I have been a parent for 21+ years -- 22 if you count the prior nine months during which I responsibly refrained from alcohol and high-mercury fish. As a parent, bake sales loom large in my consciousness. Two of the songs on my new album -- that's over 15% -- actually feature bake sales as a prominent theme. But this month, after more than two decades, I have finally found the key to mastering the bake sale. So as a public service, I share my new-found knowledge with you now.
Rice Krispie Treats. You should never, ever make anything else for a bake sale again. And neither will I.
The great virtue of the Rice Krispie Treat is that it has prep time of approximately 7 minutes -- 15, if you include mise-en-place and cleanup. Plus, you don't even have to go to the grocery store for the ingredients. Because the ingredients are not actually food! I got this tasty lineup at Walgreen's:
"Buying health food today," I joked with the cashier. "Oh, not at all!" she said. "If you make those Rice Krispie Treats, they are actually good for you!" And she should know: she works at a drug store. Those people give health advice all the time.
And the best part is that when you show up at the bake sale with your 15-minute creation, you get serious uber-mom cred because you have actually produced something homemade. Unlike all those slacker moms who bought packaged Rice Krispie Treats from Costco.
Before I go any further, let me say right here that bake sales are a truly dumb idea. Think about the batch of Rice Krispie Treats pictured above. Consider the cost of the ingredients:
- $4.32 for the box of Rice Krispies;
- $1.99 for the bag of marshmallows;
- $3.89 for the bag of M&Ms;
- For argument's sake, let's round off the cost of the 3 Tbsps. of margarine to 25 cents, plus another 25 cents for the Saran Wrap.
That's $10.70, just for the raw materials. Then there's the cost of labor: 20 minutes to go to Walgreens for ingredients; 15 minutes food prep and clean-up; plus another 10 minutes to wrap each precious RKT individually in its very own sheath of Sarah Wrap. 45 minutes all told. It is probably appropriate to categorize RKT Production as unskilled labor (although it does take a bit of finesse to fold in the M&Ms at just the right moment, so that the marshmallow is still pliable but not hot enough to melt the food coloring). Using the new Massachusetts minimum wage of $10.50 per hour, that's $7.88 worth of labor, then, bringing the entire cost of the enterprise to $18.58, not including water, fuel or transportation costs. And this effort yielded a batch of 12 (11 of which were available for sale after the mandatory in-house Quality Testing). They sold for $1 each -- $11 total. A net loss to the economy of $7.58.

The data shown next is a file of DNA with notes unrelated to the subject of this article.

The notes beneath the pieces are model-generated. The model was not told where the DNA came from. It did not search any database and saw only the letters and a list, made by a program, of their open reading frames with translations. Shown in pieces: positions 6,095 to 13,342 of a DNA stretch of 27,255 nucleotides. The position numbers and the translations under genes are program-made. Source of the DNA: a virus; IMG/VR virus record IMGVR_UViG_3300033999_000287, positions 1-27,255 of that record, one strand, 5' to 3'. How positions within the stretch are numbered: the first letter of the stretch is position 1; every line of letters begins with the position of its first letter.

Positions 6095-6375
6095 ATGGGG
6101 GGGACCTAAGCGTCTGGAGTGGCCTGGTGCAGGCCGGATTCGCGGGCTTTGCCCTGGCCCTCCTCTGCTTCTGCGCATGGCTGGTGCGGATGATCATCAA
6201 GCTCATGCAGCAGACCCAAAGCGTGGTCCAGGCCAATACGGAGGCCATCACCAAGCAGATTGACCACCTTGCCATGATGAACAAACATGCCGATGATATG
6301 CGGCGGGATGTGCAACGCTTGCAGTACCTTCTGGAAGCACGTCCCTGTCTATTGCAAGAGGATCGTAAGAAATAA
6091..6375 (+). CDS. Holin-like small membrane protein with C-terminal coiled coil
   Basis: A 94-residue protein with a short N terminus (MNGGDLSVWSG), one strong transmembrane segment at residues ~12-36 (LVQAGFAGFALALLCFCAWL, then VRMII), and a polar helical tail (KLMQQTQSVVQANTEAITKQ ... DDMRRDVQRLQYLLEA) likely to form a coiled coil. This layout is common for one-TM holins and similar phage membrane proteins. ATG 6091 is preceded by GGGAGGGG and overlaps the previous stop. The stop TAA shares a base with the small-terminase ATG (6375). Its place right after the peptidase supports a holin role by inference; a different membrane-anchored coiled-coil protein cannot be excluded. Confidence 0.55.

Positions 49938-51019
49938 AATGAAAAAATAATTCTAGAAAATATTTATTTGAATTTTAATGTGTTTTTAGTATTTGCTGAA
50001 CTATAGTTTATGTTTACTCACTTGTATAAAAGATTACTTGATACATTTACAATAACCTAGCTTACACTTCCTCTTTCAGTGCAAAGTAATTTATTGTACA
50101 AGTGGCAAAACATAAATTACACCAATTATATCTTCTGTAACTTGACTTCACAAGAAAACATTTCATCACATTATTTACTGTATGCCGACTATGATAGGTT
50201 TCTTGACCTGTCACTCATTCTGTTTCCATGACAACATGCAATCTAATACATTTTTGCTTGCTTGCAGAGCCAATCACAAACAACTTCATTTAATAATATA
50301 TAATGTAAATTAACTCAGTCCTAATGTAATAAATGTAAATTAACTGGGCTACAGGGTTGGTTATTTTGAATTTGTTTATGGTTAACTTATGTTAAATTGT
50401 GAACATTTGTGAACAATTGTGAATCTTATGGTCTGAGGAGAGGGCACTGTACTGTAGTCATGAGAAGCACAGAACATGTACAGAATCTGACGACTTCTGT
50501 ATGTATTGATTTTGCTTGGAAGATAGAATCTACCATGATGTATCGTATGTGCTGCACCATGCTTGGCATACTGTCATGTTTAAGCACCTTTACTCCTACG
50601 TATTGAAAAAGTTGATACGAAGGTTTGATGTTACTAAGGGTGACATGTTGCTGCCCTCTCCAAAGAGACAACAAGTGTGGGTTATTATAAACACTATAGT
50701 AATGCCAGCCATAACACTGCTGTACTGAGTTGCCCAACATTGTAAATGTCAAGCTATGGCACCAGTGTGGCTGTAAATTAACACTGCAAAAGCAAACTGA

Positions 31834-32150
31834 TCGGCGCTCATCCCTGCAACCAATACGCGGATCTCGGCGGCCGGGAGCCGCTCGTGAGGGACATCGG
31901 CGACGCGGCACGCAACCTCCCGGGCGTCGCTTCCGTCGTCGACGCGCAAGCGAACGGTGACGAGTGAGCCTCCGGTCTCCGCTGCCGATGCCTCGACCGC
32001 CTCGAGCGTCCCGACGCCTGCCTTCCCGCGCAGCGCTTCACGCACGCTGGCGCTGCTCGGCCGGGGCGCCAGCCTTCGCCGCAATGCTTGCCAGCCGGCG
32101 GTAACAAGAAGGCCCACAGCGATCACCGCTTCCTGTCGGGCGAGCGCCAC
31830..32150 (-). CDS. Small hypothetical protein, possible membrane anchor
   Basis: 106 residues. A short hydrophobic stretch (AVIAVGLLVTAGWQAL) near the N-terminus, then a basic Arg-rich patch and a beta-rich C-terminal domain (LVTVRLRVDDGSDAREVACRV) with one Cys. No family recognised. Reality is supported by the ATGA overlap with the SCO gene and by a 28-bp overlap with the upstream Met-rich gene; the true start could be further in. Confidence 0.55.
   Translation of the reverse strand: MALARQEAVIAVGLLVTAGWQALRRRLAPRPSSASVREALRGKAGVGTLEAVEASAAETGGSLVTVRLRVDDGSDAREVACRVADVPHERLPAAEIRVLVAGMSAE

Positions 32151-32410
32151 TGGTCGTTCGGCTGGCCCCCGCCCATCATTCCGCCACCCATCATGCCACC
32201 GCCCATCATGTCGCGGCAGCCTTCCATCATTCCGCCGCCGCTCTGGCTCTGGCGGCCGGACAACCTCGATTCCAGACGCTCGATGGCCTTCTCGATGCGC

Of course, those are just the stats for the batch I donated the first night of the Drama Club production. The second night it was my turn to actually run the bake sale during intermission. I baked a double batch, plus I cut each pan into 15 instead of 12 squares. I did, after all, go to Harvard Business School. If I'm going to take on a bake sale, then I'm going to kick its ass.
But even after these modest economies of scale, it's a pretty absurd exercise, spending my time making mediocre sugar bombs to sell at a loss to kids who eat far too much crap anyway. It makes me want to ask, as I do about so many other Parent Volunteer Opportunities: can't I just write a check?
Of course you could argue that the bake sale is not only about raising money; it's about supporting the community, and about offering sustenance during intermission to kids who might not otherwise survive the second half of the show. And I guess it would make economic sense if I just happened to have a surplus of Rice Krispies and marshmallows, and thus could pull the whole effort off at relatively little marginal cost beyond my labor. But I don't have a surplus of any of those things.
As a gardener, what I do have in surplus, pretty much all of June, is lettuce:
SO much healthier as an intermission snack! Of course, you can't expect kids to eat lettuce instead of Rice Krispie Treats, even the inferior pre-packaged variety. Unless, of course, you provide the proper incentives.
So here's the plan for next year:
- Write the Drama Club a check for $14 -- a 21% increase over the $11 they currently raise from my (generously-cut) batch of Rice Krispie Squares;
- Use the remaining $4.58 to provide financial incentives to the teenagers to eat lettuce during intermission.
A perfect plan! Everyone wins.